At the party conferences, both the Labour and Conservative leaders made a lot of noise about protecting the NHS. They made it sound very simple – but as every civil servant knows, the reality is hideously complex.
Advances in medical science mean longer life spans, but also massive increases in costs. The increasing role of the private sector may bring more choice, but it often results in greater risk. More patient voice favours personalised treatments, but also declining efficiencies. All these paradoxes make the future of the NHS an apparently insoluble issue. It is a classic ‘wicked problem’.
Every day, leaders in the civil service deal with wicked problems: challenges which are complex and require broad and deep expertise to comprehend and tackle. They are also interconnected, so solving one problem can create others elsewhere. Unintended consequences are the rule, not the exception. Wicked problems are entirely unique, so off-the-shelf solutions don’t work. Wicked problems often cannot be solved; they can only be coped with.
Some wicked problems facing the civil service include fostering competition in highly-concentrated industries; ensuring data privacy in an increasingly-connected world; protecting an ever-more mobile population from pandemics; and addressing global warming. There are also evergreen wicked problems such as outsourcing and commissioning new IT systems.
When a leader is face-to-face with a wicked problem, the knee-jerk reaction is to try to manage it. This often entails breaking it down into many ‘tame problems’ – by, for example, designing a policy and farming out implementation to various arms of government. Such approaches can deliver some ticked boxes and small wins. But too often, the result is impractical policies and disastrous disconnects between delivery agencies. So tame problems have an annoying habit of not staying solved for very long; and when they do inevitably return, they often come back in a nastier form. The only way for an individual manager to deal with them is to take the bouquets and run, before the solved tame problem returns as an insoluble wicked one.
Most seasoned leaders are wise enough to avoid wicked problems by, for example, absenting themselves from crucial discussions, or claiming that it falls outside the remit of their role or organisation. Because many people do this simultaneously, the result can be many wicked problems without a home which haunt the civil service like malicious spectres, periodically rattling their chains and occasionally wreaking havoc.
If a wicked problem can’t be dodged, people can off-load it – either to a weaker agency or department, or to a consultant or outsourcing company (everyone knows the contractor won’t be able to solve the problem, but they will be happy to get paid for appearing to try). Alternatively, they can be handed to committees, consultations or task-forces to fester and, hopefully, die.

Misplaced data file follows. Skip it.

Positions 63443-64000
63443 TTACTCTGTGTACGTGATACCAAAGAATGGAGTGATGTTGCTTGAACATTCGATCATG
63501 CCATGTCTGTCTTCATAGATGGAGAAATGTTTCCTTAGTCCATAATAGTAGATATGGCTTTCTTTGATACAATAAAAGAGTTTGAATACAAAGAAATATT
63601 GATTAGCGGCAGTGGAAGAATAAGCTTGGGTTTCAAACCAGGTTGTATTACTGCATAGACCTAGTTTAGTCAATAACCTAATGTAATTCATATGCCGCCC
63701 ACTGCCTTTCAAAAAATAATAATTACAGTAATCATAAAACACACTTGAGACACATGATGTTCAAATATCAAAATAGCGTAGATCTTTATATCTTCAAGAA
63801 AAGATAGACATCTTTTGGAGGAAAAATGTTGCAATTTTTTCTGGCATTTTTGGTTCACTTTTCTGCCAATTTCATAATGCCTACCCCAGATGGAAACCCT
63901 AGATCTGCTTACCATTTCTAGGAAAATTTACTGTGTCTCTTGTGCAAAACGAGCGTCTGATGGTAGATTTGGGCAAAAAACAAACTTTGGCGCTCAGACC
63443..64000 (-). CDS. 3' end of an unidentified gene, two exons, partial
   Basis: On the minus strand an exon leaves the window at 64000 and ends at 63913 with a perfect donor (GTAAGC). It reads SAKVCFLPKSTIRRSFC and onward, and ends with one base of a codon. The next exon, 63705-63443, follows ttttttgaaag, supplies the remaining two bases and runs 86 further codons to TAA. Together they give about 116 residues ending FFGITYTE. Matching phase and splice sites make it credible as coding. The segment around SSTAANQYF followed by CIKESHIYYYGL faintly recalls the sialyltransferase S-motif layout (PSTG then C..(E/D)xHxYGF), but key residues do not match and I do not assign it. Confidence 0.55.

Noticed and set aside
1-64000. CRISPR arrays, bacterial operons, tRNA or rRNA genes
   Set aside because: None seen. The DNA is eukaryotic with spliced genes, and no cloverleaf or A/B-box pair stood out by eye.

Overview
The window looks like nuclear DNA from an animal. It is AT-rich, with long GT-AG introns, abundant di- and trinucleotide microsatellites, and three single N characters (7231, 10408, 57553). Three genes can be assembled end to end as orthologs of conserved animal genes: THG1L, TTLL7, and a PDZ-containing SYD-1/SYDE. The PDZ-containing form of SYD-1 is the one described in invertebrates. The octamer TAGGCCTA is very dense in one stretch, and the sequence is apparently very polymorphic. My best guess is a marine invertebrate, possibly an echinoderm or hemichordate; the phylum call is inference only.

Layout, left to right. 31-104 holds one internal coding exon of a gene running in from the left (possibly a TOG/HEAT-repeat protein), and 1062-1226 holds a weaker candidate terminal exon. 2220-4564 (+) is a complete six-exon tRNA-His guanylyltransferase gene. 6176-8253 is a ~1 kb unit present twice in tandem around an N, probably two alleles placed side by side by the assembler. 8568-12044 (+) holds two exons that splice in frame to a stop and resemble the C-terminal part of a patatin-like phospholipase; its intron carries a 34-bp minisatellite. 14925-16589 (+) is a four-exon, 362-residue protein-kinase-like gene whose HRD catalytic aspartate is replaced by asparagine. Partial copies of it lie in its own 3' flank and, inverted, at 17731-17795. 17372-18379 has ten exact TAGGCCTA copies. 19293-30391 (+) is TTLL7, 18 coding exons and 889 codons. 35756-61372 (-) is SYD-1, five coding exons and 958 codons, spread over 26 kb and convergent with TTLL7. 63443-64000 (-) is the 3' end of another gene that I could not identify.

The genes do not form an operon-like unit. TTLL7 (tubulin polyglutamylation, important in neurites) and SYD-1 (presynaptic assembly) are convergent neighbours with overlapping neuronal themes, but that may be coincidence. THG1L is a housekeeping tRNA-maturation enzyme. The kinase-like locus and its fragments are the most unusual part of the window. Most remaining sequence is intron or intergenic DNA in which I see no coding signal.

Unfortunately, whilst dodging wicked problems might save individual headaches in the short term, it tends to create giant collective migraines in the long term. The public sector is festooned with wicked problems that generations of leaders have carefully avoided or shifted around. When a leader is forced to face up to a wicked problem – due to a crisis, for instance – they must address the tricky question of how to actually deal with them.
In these circumstances, the most important thing is to admit the truth: easy solutions won’t work, no matter how elegant and intellectually-appealing. Often, the best that can be hoped for is finding a way to cope with the problem. By facing up to the fact that you have a wicked problem, you will save yourself – and others – from harbouring misguided fantasies about magic bullet solutions.
After you’ve accepted you have a wicked problem on your hands, the next step is to cast around for some strategies for living with it. One approach is to harness the power of competition. The US federal government’s Office of Science and Technology Policy has a set of ‘grand challenges’ which it invites teams to address with new ideas and approaches. These include predicting the weather, inventing controllable nuclear fission and mapping the human genome.
Another approach involves tapping into the power of collaboration. For instance, many of the advances in lifestyle-based interventions into health have involved health officials working with people in areas such as education, food, social work and even commercial policy. Building these coalitions is often painful and time-consuming, but the solutions will often be more robust.
A final strategy for dealing with wicked problems is reframing the way we think about the problem. For instance, instead of seeing the problem of mitigating climate change as a threat to the economy, it can be conceived as a great economic opportunity. By reframing a problem, leaders are able to encourage novel ways of thinking about it.
Facing up to wicked problems is no easy task, and avoiding them is perfectly rational in the short term. But in the longer term, agencies and departments become haunted by insoluble, damaging problems that only worsen over time. Trying to deal with these problems, no matter how difficult, is the work of leadership.
Andre Spicer is a Professor of Organisational Behaviour at Cass Business School, City University London